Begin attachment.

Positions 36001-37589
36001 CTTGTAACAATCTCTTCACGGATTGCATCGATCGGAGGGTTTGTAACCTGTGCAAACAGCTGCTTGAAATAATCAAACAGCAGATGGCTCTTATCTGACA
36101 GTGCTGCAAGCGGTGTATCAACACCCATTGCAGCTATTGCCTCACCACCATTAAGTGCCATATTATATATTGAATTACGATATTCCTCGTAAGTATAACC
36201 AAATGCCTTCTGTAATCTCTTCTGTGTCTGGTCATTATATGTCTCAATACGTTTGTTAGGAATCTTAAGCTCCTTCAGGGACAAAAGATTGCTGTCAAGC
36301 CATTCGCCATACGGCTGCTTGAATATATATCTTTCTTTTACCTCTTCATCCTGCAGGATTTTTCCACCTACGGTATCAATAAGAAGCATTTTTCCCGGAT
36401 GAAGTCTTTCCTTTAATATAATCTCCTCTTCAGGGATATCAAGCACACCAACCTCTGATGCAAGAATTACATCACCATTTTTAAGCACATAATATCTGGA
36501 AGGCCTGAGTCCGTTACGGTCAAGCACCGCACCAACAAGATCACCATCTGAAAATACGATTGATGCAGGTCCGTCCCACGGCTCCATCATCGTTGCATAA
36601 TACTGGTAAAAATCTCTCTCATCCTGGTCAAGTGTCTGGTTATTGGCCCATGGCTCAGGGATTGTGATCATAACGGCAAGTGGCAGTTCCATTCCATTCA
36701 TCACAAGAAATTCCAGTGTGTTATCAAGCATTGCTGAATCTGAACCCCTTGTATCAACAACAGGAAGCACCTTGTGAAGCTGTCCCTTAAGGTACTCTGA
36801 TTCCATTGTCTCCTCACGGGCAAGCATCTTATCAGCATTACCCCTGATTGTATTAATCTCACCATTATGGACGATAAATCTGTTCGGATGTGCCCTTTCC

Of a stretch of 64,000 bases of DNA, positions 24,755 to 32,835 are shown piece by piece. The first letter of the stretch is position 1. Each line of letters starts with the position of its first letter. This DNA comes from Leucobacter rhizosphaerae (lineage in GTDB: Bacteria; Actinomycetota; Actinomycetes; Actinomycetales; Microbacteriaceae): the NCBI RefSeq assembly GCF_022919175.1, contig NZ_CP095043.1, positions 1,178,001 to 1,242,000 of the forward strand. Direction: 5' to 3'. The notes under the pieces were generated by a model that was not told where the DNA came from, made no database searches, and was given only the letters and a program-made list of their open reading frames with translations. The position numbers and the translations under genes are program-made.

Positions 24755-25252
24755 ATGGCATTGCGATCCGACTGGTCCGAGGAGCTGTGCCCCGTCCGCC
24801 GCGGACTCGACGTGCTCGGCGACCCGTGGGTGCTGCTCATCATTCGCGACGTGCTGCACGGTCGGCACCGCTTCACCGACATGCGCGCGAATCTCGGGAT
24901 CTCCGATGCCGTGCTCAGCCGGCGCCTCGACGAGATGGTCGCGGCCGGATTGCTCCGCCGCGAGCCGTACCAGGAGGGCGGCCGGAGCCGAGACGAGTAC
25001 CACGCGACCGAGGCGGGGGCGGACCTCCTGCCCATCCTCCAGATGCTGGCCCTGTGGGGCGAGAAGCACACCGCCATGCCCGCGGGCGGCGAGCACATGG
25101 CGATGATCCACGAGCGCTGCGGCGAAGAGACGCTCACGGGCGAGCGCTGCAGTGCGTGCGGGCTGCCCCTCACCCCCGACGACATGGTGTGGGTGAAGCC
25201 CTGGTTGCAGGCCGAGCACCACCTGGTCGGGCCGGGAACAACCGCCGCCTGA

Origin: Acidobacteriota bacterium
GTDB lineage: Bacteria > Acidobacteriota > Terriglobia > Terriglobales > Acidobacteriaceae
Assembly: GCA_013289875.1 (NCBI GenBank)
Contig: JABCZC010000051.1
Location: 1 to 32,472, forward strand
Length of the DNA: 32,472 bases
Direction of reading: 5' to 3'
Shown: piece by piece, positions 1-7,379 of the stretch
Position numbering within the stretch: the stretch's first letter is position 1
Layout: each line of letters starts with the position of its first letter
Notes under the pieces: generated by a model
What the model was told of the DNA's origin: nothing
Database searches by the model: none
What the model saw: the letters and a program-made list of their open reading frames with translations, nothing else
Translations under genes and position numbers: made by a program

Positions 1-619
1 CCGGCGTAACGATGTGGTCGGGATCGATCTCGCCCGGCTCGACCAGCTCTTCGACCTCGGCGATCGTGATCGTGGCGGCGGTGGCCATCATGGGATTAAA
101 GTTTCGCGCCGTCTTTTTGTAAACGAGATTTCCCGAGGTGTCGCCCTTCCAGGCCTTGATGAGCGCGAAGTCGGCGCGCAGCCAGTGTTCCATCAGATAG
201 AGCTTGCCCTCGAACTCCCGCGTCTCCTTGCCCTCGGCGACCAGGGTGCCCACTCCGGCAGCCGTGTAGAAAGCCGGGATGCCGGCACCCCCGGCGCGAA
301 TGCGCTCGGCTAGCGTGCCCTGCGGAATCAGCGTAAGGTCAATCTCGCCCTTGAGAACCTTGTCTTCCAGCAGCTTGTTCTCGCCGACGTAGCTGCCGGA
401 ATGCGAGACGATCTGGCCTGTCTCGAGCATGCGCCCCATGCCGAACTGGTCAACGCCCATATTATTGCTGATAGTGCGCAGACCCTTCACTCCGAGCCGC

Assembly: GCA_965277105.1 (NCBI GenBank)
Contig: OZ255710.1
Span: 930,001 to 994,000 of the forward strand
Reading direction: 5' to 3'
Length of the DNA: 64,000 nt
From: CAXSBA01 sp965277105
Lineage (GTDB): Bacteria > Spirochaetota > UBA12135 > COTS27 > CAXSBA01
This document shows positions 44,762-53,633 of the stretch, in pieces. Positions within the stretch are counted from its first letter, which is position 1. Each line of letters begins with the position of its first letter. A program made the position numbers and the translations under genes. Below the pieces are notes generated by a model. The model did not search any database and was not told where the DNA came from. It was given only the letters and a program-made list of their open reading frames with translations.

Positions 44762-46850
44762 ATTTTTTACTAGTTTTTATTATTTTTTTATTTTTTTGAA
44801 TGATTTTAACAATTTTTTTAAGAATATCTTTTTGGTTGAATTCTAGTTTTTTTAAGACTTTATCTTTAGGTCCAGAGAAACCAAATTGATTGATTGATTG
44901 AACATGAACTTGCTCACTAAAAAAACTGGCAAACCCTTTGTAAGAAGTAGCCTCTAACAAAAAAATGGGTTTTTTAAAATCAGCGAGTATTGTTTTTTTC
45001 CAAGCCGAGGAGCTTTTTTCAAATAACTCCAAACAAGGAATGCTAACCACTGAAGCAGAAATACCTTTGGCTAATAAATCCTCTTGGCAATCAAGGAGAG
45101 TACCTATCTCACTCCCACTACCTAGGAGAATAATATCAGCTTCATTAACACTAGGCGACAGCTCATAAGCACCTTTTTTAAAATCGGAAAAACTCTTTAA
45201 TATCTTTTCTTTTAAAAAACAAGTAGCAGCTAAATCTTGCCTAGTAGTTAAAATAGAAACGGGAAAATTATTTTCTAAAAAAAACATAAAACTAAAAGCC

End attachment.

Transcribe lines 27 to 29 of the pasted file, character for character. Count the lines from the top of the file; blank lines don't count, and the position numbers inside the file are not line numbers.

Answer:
Position numbering within the stretch: the stretch's first letter is position 1
Layout: each line of letters starts with the position of its first letter
Notes under the pieces: generated by a model